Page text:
According to FIG. 5A, a perfectly vertical sidewall profile 62 is depicted with no undercutting of the etch mask 60. This is one preferred embodiment of sidewall profile 62. In FIG. 5B, the etch conditions have produced a vertical sidewall profile 62 but with an undercut 64 of the etch mask 60. If the amount of undercut 64 is reproducible on all the wafers to be bonded then this profile can give satisfactory aligning results. According to FIG. 5C, the etching conditions have produced a sidewall profile 62 that slopes away from the etch mask 60. Such a profile is called “overcut.” If strict control can be kept over the amount of overcut and the thickness of the wafers to be aligned, then the profile of FIG. 5C may give acceptable alignment results; however, the condition of FIG. 5C is to be generally avoided.
Referring to FIG. 5D, an unacceptable sidewall profile 62 is illustrated where fluctuations in the etch process have created an unpredictable modulation. Recalling that the kinematic principle specifies point contact to positionally determine an object, we note that in practice true point contact can never be achieved between two objects because of material deformation. In FIG. 5E, another preferred embodiment is illustrated, where the sidewall profile 62 is initially vertical and then tapers away in the so-called “undercut” profile. This sidewall profile 62 (as illustrated in FIG. 5E) provides a predictable contact site along the vertical plane A—A which facilitates accurate alignment with upstanding element 14. This configuration of sidewall profile 62, moreover, assures that the contact site will be closely aligned with end edge A—A of the etch mask 60.
Referring to FIGS. 1 and 2, a second wafer 28 is provided for aligning and bonding to first wafer 18. The details of construction of second wafer 28 are similar to those of first wafer 18, including the establishment of two coordinate systems based on alignment marks and locating features. A distinction between wafer 18, 28 is that second locating features 32, 34, and 36 on second wafer 28 may be mirrored in orientation relative to first locating features 22, 24, and 26 on first wafer 18. This is done in order to obtain the desired contact of first wafer face 40 to second wafer face 42, as shown in FIGS. 1 and 2.
FIG. 6 illustrates the alignment architecture involved in aligning two wafers 18, 28 according to the present invention. First and second wafers 18, 28 are provided with first and second predetermined patterns of device components 20, 30, respectively, arranged with respect to coordinate systems X1-Y1 and X2-Y2, respectively. The goal of aligning coordinate systems X1-Y1 and X2-Y2 is achieved by creating auxiliary coordinate systems, A1-B1 and A2-B2, based on locating features, which can be simply and accurately aligned using the method of the present invention. As described above, the alignment accuracy of A1-B1 with respect to X1-Y1 and, similarly, A2-B2 with respect to X2-Y2 is determined by photolithography and etch processes and can be held to the order of 0.14 μm or better. Jig assembly 10 alignment technique of the present invention should be capable of aligning coordinate system A1-B1 to A2-B2 with accuracy of the order of 1.0 μm or better. Thus, the predetermined patterns of device components 20, 30 on the two wafers 18, 28 can be aligned with accuracy of the order of 1.0 μm or better without the use of expensive mechanical stages or complex optical alignment systems.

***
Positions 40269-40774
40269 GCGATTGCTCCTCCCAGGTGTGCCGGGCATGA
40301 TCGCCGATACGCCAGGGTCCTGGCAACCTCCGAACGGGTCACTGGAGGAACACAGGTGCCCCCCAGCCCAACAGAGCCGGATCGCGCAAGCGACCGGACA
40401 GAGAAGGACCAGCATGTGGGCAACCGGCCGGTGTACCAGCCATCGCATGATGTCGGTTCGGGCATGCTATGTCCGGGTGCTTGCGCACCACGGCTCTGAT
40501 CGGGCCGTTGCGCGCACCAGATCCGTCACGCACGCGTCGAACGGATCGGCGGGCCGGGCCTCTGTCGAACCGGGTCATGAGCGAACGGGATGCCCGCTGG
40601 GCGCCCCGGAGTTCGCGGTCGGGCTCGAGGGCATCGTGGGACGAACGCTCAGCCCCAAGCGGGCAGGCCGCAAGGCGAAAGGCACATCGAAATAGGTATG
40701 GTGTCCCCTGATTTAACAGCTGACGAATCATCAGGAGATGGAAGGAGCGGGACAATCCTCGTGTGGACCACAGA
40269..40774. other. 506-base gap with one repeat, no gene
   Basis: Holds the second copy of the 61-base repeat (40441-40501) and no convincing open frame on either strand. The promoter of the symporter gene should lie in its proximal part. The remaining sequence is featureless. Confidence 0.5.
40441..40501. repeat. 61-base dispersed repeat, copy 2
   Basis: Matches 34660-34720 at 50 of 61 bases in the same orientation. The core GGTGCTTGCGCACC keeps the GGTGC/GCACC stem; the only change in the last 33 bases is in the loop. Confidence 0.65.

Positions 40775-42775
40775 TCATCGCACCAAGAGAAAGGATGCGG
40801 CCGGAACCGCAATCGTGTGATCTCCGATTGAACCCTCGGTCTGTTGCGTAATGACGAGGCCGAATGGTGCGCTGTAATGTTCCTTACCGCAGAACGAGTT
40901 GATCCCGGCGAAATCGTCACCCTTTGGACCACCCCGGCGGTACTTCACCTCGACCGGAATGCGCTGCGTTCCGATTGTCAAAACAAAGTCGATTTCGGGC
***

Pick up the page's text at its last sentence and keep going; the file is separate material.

Referring now to FIG. 7, the assembly jig 10 is equipped with a vibration transducer 80 to apply vibrational energy to the first wafer 18 and second wafer 28 to assist in arranging the wafers onto upstanding aligning elements 14. The vibrational energy is preferably in the frequency range of 1 KHz to 100 MHz. To aid thermally based bonding techniques, the assembly jig 10 may be equipped with a heater 70 and temperature controller 75.
Referring again to FIG. 4, the geometry of the locating features 22, 24, and 26 is of particular importance to the present invention. In one preferred embodiment locating feature 22 has a substantially V-shape through-opening in wafer 18 for providing two points of contact with an upstanding aligning element 14. In another preferred embodiment locating feature 24 is a through-opening in wafer 18 with at least one substantially straight edge for providing a single point of contact with an upstanding aligning element 14. In yet another preferred embodiment locating feature 26 comprises a biasing means for mechanically preloading the wafer 18 on assembly jig 10. One preferred biasing means is a cantilever-shaped spring 21 also shown in FIGS. 1, 2, and 4. Other spring shapes employing multiple cantilevers, serpentines, and other geometries are well known in the art and may be employed in the present invention. In general, the spring shape, taking into account the mechanical stiffness of the wafer material, will be optimized for best alignment performance on a case-by-case basis.